Researchers found an association between long-term air pollution exposure and the early stages of atherosclerosis (hardening of the arteries).
"We knew that people in more polluted areas die earlier from cardiovascular disease, but it was not clear how early in the disease process air pollution contributes. Our study found that air pollution may contribute to cardiovascular problems at a very early stage of the disease, similar to smoking, and enhances atherosclerosis, which is the underlying disease process of cardiovascular diseases," said study author Nino Kuenzli, M.D., Ph.D., associate professor, division of environmental health, Keck School of Medicine at the University of Southern California in Los Angeles.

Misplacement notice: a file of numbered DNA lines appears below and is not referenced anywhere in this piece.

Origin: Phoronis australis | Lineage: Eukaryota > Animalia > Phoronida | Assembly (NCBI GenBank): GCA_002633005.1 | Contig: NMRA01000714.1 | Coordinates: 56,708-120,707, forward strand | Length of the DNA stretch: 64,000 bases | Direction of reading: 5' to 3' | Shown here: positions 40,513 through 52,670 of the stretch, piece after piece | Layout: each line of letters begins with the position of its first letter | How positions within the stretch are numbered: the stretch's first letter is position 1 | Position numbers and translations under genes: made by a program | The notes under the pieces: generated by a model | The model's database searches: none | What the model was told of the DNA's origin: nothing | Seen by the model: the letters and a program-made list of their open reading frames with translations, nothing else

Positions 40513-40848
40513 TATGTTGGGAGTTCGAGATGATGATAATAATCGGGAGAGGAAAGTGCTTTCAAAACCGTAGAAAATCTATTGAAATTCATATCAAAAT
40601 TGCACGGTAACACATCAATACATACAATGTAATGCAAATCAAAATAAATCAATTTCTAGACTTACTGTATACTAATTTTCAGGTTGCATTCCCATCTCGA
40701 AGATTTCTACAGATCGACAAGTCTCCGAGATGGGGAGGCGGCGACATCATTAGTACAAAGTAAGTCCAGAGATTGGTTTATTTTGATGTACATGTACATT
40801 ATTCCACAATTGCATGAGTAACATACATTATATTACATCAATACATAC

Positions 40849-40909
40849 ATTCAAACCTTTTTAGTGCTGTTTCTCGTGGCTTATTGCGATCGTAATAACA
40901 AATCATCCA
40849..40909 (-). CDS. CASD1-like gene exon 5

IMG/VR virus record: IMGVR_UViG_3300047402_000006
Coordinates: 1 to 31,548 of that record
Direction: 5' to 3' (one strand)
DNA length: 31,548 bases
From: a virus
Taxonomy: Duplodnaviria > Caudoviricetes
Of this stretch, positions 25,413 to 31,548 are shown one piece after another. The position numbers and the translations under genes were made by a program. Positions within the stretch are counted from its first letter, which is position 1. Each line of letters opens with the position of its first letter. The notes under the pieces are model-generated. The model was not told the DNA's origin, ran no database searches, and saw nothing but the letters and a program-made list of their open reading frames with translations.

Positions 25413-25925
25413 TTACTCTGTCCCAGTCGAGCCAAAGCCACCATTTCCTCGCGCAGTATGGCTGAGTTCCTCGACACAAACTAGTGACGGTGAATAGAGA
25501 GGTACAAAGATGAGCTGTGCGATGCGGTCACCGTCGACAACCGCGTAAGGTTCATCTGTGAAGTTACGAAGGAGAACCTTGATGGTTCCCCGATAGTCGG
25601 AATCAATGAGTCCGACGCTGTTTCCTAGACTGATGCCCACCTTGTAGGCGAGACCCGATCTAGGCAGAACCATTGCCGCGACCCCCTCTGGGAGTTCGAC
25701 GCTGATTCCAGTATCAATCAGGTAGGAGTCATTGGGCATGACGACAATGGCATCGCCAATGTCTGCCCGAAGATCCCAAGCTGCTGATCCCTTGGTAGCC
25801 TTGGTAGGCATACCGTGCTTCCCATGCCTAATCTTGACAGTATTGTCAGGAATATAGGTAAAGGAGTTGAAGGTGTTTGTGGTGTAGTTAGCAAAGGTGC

Researchers reviewed data from two clinical trials on 798 people age 40 and older who lived in the Los Angeles area. The data included baseline measurements of the thickness of the inner lining of participants' neck arteries (carotid artery intima-media thickness or CIMT). CIMT is measured by ultrasound and used to determine the level of subclinical atherosclerosis.
Researchers then assigned a PM2.5 particle level to the study subjects' home ZIP codes. PM2.5 particles are pollutants with a diameter of 2.5 micrometers or less. They are commonly produced by burning fossil fuels such as driving cars, and smelting and processing metals. They are tiny enough to be inhaled into the smallest airways.
PM2.5 levels are measured in micrograms per meter cubed (ug/m3). In this study, readings ranged from 5.2 to 26.9 ug/m3.
For every 10 ug/m3 increase of PM2.5, CIMT increased by 5.9 percent. After adjusting for age, socio-demographic, lifestyle (including active and passive smoking) and physiological factors, researchers determined that CIMT rose by
Contact: Carole Bullock
American Heart Association